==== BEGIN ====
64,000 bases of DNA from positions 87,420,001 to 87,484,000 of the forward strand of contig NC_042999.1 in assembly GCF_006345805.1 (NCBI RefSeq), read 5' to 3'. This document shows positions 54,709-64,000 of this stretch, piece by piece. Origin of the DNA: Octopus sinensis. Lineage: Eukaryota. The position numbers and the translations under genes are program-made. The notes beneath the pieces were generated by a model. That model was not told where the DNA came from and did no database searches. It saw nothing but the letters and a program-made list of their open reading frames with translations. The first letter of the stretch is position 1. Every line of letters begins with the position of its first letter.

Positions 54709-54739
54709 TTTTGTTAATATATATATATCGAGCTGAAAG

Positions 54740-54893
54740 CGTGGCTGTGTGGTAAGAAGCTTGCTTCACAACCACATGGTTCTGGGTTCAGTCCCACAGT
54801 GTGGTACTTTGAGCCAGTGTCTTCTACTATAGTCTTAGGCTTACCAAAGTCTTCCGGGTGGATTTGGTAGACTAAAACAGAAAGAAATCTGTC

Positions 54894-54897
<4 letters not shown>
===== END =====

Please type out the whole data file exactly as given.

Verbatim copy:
64,000 bases of DNA from positions 87,420,001 to 87,484,000 of the forward strand of contig NC_042999.1 in assembly GCF_006345805.1 (NCBI RefSeq), read 5' to 3'. This document shows positions 54,709-64,000 of this stretch, piece by piece. Origin of the DNA: Octopus sinensis. Lineage: Eukaryota. The position numbers and the translations under genes are program-made. The notes beneath the pieces were generated by a model. That model was not told where the DNA came from and did no database searches. It saw nothing but the letters and a program-made list of their open reading frames with translations. The first letter of the stretch is position 1. Every line of letters begins with the position of its first letter.

Positions 54709-54739
54709 TTTTGTTAATATATATATATCGAGCTGAAAG

Positions 54740-54893
54740 CGTGGCTGTGTGGTAAGAAGCTTGCTTCACAACCACATGGTTCTGGGTTCAGTCCCACAGT
54801 GTGGTACTTTGAGCCAGTGTCTTCTACTATAGTCTTAGGCTTACCAAAGTCTTCCGGGTGGATTTGGTAGACTAAAACAGAAAGAAATCTGTC

Positions 54894-54897
<4 letters not shown>